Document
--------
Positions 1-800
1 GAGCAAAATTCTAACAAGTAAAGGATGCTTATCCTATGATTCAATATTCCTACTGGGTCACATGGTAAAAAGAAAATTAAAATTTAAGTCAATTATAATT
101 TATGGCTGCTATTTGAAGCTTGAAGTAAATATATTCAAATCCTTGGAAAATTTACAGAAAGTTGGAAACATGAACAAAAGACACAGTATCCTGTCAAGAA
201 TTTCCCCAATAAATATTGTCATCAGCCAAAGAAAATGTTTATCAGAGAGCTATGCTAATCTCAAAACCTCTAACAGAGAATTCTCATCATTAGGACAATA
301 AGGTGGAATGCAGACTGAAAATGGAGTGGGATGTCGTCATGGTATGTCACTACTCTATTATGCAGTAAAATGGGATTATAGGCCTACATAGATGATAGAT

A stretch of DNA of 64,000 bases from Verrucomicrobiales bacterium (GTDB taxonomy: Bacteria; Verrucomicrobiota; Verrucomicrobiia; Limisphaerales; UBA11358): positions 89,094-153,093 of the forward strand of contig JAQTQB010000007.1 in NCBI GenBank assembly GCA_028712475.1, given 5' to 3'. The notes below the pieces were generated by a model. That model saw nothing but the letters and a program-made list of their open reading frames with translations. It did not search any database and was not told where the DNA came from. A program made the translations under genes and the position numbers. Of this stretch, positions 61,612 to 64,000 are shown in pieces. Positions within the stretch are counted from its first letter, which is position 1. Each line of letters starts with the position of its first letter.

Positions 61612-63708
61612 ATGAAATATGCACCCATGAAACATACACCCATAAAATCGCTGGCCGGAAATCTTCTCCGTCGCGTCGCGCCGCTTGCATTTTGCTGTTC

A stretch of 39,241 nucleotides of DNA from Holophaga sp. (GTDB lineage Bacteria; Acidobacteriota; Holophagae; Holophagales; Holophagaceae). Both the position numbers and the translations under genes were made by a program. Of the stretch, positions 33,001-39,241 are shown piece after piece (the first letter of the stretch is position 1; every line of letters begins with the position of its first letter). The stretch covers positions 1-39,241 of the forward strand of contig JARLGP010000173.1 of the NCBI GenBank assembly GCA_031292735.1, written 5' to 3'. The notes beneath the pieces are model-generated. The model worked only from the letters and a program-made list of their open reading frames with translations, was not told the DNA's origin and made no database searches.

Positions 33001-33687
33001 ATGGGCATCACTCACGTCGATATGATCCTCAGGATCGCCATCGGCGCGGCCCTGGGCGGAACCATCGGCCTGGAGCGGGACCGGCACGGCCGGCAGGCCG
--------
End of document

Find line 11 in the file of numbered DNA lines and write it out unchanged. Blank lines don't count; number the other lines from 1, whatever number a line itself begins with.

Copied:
33001 ATGGGCATCACTCACGTCGATATGATCCTCAGGATCGCCATCGGCGCGGCCCTGGGCGGAACCATCGGCCTGGAGCGGGACCGGCACGGCCGGCAGGCCG